Cheaper drugs could be on the way courtesy of chickens that have been genetically engineered to lay eggs containing ingredients for medicines.
It’s no yolk: scientists at the University of Edinburgh’s Roslin Institute have produced genetically modified hens whose eggs carry proteins the human immune system uses to fight disease – the same proteins used to make certain types of drugs, including cancer medication.
The research could pave the way for a cheaper means of mass-producing medicine and the technique has no adverse effects on the chickens. But for the time being any drugs produced would only be used for scientific studies – it’ll take many more studies over many years before any of the medicines can be cleared for use on human patients.
“We are not yet producing medicines for people, but this study shows that chickens are commercially viable for producing proteins suitable for drug-discovery studies and other applications in biotechnology,” said Professor Helen Sang, a developmental biologist at the Rosilin Institute.
Protein-based drugs, such as Avastin and Herceptin, are widely used for treating cancer as well as a number of other diseases. Some of these drugs can only be produced using cell culture techniques in which cells are removed from an animal and then grown in a controlled artificial environment. These are often time consuming, costly and only produce small amounts of useful product. Other methods require complicated systems and additional processing, which bumps up the cost. The researchers say their new approach is more efficient, produces better yields and is more cost-effective.
Once the eggs are laid, large amounts of the desired protein can be extracted using a simple purification system. The protein found in just three eggs is enough to produce a sufficient dose of a given drug. As each chicken can lay up to 300 eggs a year, the process could easily be scaled up to produce large amounts of drugs, the researchers say.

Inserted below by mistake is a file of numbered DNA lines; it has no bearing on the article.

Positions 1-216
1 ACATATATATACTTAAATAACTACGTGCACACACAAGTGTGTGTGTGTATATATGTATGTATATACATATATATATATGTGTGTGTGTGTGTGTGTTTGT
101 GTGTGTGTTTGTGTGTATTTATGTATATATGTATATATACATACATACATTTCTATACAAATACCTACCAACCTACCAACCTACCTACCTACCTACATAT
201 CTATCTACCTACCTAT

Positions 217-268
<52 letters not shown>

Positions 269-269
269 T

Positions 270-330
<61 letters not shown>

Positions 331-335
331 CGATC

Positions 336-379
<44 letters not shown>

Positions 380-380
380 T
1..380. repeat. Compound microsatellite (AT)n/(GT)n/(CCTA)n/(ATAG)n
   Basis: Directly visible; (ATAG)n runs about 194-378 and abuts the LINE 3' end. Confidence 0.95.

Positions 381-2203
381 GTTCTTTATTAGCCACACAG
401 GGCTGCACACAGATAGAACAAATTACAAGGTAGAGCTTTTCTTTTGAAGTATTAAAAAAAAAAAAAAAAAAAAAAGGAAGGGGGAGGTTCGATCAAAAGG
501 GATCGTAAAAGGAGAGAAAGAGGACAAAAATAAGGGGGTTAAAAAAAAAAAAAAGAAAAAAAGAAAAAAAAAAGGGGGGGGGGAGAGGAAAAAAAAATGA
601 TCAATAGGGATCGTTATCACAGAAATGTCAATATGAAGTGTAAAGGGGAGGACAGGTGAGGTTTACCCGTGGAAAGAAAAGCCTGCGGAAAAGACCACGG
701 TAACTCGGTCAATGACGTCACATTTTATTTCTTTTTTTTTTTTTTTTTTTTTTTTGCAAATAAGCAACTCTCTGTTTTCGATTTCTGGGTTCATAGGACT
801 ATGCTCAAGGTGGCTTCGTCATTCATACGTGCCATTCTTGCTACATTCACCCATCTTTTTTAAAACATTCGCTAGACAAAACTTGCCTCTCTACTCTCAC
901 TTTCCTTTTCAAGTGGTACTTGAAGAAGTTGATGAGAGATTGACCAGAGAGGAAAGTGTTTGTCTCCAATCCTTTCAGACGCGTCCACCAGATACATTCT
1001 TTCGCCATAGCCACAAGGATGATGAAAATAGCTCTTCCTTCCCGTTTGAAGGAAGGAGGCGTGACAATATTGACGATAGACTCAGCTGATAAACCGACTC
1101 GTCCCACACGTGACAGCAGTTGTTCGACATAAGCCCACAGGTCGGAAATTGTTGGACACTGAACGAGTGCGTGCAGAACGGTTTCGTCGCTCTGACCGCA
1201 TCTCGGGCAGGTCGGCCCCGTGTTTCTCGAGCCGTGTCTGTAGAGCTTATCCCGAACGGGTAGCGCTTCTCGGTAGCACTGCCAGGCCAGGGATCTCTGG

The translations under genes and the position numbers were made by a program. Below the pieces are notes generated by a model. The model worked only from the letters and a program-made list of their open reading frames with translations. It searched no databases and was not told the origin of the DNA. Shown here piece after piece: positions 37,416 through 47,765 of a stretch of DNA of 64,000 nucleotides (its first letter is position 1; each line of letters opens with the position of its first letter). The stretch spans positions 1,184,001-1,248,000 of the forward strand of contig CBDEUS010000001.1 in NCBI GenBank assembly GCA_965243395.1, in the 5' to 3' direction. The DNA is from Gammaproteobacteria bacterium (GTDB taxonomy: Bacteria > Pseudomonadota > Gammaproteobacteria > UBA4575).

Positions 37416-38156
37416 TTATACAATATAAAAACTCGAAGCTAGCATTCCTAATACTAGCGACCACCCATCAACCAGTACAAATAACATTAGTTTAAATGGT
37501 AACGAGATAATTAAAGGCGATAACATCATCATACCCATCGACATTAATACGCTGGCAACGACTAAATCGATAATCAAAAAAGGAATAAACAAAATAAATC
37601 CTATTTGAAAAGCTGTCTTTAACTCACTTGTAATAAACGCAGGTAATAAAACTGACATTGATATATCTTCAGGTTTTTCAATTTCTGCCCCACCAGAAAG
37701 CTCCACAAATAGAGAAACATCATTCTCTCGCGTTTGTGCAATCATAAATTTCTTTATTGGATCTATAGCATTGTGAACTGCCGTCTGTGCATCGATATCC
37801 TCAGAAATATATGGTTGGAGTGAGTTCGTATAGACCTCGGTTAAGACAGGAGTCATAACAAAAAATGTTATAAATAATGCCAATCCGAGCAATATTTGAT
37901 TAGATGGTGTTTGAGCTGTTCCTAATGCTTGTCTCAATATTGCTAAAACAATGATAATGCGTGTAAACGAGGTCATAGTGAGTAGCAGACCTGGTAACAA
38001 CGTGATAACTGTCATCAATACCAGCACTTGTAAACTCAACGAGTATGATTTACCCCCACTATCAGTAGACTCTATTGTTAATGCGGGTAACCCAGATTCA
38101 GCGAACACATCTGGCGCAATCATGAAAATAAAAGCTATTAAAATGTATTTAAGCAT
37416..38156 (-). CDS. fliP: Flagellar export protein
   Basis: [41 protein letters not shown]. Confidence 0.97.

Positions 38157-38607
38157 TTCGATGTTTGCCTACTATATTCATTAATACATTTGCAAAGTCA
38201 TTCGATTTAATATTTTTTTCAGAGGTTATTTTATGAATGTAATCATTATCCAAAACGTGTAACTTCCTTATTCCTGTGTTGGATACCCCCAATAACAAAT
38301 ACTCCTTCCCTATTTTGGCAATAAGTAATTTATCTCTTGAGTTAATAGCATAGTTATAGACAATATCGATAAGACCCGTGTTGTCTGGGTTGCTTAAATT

Eggs are already used to grow viruses used for vaccines, such as the flu jab. The viruses are injected into fertilised hen’s eggs and incubated for several days to allow them to replicate before being harvested. But the team at the Roslin Institute went one step further by encoding therapeutic proteins directly in the chicken’s DNA.
Proteins act as the body’s molecular workforce. The researchers concentrated their efforts on two particular proteins essential to the human immune system: IFNalpha2a, which has powerful antiviral and anti-cancer effects; and macrophage-CSF, which is involved in the repair of damaged tissues. The procedure proved effective in both cases – producing enough of the protein for a human dose.
As well as producing drugs for human consumption, the technique could be used for more general research purposes.
Similar results have previously been found by genetically modifying goats and rabbits to produce specific proteins in their milk but the researchers say their new approach using chickens is more efficient.
“We are excited to develop this technology to its full potential, not just for human therapeutics in the future but also in the fields of research and animal health,” said Dr Lisa Herron, Head of the Avian Biopharming Business Unit at Roslin Technologies.